By turning our attention away from your error, you remain a slave to the situation you have created and are under the paradoxical illusion that you are living in the best way you can. You do “the best you can” and “try” to think “positively”. Deep inside though, since you are a living human being, you have the premonition that this is not exactly true.

When you dedicate even just a small amount of time to quieten the noise that you have built up around you with your stories and turn your senses inward, you create the space to invoke a revelation. You reign in your will and are in the position to allow your pain to communicate with you and you allow yourself to hear what it has say.

The question is: are you able to understand the language of this pain?

Our mind has the ability to image our inner and outer situation. This ability aims essentially to a revelation, rather than explain in a linear and rational manner the cause and the effect of a situation. This ability is called “imagery”.
With the intention to move away… just for a few seconds… from our conceptual, linear world and to turn our senses inwards, we gain access to the invisible dimension of our being where all the information and wisdom is stored which can help us express the best version of ourselves.

We connect with our inner wisdom. Wisdom is expressed through our intuition. Our intuition takes the form of an image which manifests through our will into something beneficial. This energizes us and brings about a sense of well being and transforms into conscience. Conscience, which means “with knowledge”, is when wisdom and our intelligence meet. The meeting point can be imagery.

Imagery is a symbolic language. The word “symbol” means to “bring together”. When knowledge and wisdom come together, we are informed about what is happening “here” in our material life and “there” in our invisible life, revealing all the possibilities that are available to us. Imagery is a pictorial language that cannot be invented. It can only be revealed through our inner source of wisdom. It is a gateway leading us from our day consciousness to our sacred consciousness, the night consciousness. It takes us from the sphere of our intelligence to the sphere of our conscience and our conscience involves action which is an action of correction.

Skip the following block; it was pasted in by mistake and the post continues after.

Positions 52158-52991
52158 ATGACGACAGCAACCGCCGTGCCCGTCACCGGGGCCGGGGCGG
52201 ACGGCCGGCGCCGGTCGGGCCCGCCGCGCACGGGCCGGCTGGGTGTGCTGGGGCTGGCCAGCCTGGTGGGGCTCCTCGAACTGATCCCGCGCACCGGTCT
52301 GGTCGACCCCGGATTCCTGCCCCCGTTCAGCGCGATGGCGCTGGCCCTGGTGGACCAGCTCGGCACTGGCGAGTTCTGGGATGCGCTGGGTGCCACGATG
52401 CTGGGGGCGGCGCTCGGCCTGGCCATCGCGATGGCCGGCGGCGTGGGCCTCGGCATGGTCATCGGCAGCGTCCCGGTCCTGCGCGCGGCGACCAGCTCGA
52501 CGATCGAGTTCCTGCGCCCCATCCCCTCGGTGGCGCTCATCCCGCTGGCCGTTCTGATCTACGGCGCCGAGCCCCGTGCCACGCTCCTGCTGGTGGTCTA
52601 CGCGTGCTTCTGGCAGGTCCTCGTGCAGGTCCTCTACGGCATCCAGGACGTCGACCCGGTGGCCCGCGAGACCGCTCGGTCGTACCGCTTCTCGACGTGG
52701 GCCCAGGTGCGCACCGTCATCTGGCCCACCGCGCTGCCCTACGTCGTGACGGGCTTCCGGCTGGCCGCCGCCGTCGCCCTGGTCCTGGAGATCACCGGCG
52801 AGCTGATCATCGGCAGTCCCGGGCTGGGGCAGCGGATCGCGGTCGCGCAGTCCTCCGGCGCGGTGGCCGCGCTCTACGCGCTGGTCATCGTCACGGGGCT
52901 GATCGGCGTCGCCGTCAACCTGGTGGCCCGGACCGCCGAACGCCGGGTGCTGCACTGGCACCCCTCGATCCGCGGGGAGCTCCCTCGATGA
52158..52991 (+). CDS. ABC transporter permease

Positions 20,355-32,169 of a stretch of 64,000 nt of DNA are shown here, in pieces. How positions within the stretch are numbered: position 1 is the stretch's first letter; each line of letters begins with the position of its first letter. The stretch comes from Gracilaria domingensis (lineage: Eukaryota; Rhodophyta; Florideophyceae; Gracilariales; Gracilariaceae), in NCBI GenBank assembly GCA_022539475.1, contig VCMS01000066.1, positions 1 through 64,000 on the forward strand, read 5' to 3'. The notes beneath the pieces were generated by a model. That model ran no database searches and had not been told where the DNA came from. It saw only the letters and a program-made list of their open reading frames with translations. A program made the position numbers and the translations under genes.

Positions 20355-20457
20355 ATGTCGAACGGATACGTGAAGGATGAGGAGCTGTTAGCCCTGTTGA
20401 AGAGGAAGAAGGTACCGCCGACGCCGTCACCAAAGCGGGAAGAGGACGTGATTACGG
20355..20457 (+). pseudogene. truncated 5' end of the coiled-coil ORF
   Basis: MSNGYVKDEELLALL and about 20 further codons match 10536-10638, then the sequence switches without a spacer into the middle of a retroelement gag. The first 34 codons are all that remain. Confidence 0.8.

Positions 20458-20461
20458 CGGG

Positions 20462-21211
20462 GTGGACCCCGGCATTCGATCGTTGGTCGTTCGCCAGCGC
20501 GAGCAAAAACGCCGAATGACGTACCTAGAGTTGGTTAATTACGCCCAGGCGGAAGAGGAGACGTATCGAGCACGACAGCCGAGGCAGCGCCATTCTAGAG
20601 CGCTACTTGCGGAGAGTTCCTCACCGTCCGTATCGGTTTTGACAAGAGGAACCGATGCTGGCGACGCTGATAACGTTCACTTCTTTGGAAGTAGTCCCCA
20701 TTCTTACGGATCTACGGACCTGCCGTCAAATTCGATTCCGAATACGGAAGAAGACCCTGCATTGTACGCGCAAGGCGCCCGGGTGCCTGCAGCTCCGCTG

Our errors, our pain and our illnesses can open the way, enlighten and reveal a part of our self which we have forgotten. Through imagery, we can heal ourselves of disappointment, anger, bitterness, fear and worry about the future and we can reconnect with the flow of our inner source of wisdom. We re-member our self, bringing the lost pieces of our self together and becoming whole again.

Let us, therefore, encourage the revelation and acknowledgement of errors so as to promote good health, balance and greater freedom both in ourselves and in our community.

Originally published in Enallaktiki Drasi Magazine in November 2018

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Demetra Monocrusso

Professional Coach and Mental Imagery Clinician

All services provided by Demetra Monocrusso are in alignment and in accordance with the wholistic model of health taught by the American Institute for Mental Imagery of New York which is chartered by the New York State Regents to train clinicians in the GEMS integrative healing system.

They have been personally endorsed and approved by the founder and director of the institute Dr. Gerald N. Epstein, MD, an internationally renowned psychiatrist and one of the foremost practitioners of integrative healthcare for healing and transformation.

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Demetra is not a medical professional and none of her advice should ever be taken in the place of medical advice. The information provided is purely for educational purposes. Individuals must use their own discretion, judgment and commonsense at all times and should not break any local, national or international laws. Under no circumstances will Demetra be held liable or responsible for any direct, indirect, incidental, punitive, special or consequential damages arising out of the use of, or inability to use, the information he shares. If you have a medical condition or health concern, always consult your doctor.